A little (election theft) history

Q: Have American “elections” always been a fraudulent farce, something any self-respecting banana republic would look at with horror and disgust?
A: Pretty much, yeah.

The scenario is familiar. A presidential election ends with uncertain results. Millions are convinced the election has been stolen. Congress steps in to reassure the nation, picks a president, and opens a wound that just divides the country further.

Welcome to 1876. That was the year Democrat Samuel Tilden won the popular vote and was just one vote short of an Electoral College victory, but somehow lost to Republican Rutherford B. Hayes when the electoral votes of four states were “reconsidered.”

If you think the presidential election of 2020 was controversial,  suffice it to say that if half the irregularities of 1876 had been repeated in 2020, America would have been torn apart.

Not only was an Electoral College majority certified for neither candidate, Congress opted in 1876 to invent a wholly novel “solution.” Instead of following the constitutional mandate putting an unsettled election in the House of Representatives to resolve, Congress improvised, passing a law on Jan. 29, 1877 that formed a 15-member Electoral Commission which was authorized to decide for the entire country who had won the election. Not surprisingly, every decision favored the Republicans on an 8-7 party-line vote, and the commission ended up awarding all 20 disputed electoral votes to Hayes. Democrats reportedly allowed Hayes to become president in exchange for his promise that he would end Reconstruction and withdraw federal troops stationed in the South after the end of the Civil War.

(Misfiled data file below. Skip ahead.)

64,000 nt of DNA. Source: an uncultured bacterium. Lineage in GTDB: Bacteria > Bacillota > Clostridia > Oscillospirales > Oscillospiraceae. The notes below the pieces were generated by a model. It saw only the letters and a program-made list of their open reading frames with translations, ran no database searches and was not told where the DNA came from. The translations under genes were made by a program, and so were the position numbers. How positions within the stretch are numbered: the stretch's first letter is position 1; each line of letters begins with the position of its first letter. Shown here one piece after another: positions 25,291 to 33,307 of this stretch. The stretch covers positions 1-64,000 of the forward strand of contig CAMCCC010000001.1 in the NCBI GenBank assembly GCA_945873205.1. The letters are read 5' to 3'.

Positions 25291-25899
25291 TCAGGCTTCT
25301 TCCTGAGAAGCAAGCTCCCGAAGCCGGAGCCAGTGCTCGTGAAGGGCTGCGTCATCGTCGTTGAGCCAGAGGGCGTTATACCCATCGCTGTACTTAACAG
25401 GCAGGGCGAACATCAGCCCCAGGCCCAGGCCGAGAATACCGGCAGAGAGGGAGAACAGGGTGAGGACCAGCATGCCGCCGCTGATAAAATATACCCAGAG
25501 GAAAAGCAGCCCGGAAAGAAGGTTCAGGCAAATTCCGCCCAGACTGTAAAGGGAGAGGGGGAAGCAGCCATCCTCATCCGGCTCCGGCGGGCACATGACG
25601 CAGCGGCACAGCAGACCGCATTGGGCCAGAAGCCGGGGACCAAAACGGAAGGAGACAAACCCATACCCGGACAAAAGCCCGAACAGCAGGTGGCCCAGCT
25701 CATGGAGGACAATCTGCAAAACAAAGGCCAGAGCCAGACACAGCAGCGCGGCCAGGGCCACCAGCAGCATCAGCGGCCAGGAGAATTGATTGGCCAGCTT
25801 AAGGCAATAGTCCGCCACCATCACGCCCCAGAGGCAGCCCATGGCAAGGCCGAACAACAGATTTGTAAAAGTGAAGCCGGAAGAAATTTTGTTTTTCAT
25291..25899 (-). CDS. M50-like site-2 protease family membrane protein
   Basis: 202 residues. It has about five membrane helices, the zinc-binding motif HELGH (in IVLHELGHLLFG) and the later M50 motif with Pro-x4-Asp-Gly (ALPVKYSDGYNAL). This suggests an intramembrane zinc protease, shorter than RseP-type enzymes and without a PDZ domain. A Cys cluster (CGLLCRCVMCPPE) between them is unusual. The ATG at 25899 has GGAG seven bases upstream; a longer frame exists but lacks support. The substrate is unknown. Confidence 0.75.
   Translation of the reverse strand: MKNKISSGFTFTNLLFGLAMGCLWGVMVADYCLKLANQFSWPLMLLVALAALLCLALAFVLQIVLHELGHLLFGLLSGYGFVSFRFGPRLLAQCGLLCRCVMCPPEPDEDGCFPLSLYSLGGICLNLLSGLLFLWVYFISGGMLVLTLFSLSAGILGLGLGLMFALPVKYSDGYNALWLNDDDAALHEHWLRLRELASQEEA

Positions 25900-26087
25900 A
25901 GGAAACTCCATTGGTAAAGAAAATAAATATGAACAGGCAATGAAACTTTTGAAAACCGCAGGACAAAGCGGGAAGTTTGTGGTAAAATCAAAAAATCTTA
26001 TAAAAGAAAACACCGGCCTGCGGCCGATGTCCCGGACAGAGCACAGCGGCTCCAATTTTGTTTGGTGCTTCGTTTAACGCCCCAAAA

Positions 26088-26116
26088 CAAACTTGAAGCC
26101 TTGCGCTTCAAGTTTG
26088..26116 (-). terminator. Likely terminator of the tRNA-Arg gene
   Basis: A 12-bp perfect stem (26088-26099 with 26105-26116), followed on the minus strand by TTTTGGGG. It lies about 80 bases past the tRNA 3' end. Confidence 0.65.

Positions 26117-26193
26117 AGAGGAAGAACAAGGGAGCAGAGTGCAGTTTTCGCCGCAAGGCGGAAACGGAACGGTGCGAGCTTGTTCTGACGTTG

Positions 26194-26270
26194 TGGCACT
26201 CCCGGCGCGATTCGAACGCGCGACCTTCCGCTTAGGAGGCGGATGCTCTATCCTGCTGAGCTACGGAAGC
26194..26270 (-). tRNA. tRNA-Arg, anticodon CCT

Trust me, if there had been an Internet or 24/7 cable news back then, the “Compromise of 1877” probably would have ignited a second civil war instead of putting an unofficial end to the first one. But even without the nonstop blare of social influencers and the Twitter mob, plenty of people knew they were being had.

The Savannah Morning News spoke for many when it opined in its Feb. 24, 1877 edition: “[T]he Democratic leaders in Congress have been bullied, cajoled, betrayed and cheated into a surrender not only of the fairly won victory of the party at the polls, but of the constitutional right of the people to self-government.”

Consider for a moment what that statement means in the context of 2020, when mainstream Republicans were bullied by the mainstream media into abandoning President Trump and his claims of a stolen election. The lesson is clear: If you think the election was not free and fair, if you think victory was stolen from you, then fight for it with all your might. Don’t let anyone talk you out of it. Don’t surrender because someone told you it was a bad look.

As the Savannah editor wrote in the same edition: “A people who can calmly submit to and acquiesce in such a betrayal of their rights and liberties need give to history no better proof of their unfitness for self-government.”

Ouch. Can any of us feel anything less than great personal shame that present-day Americans have so completely confirmed the veracity of those words?

Then again, though, a people in such an advanced stage of degeneracy and decline probably don’t care a whit about self-government anyway, and are blissfully unaware that the right to self-government was stripped from them long ago. Happily, not all of us fit that description, not quite yet.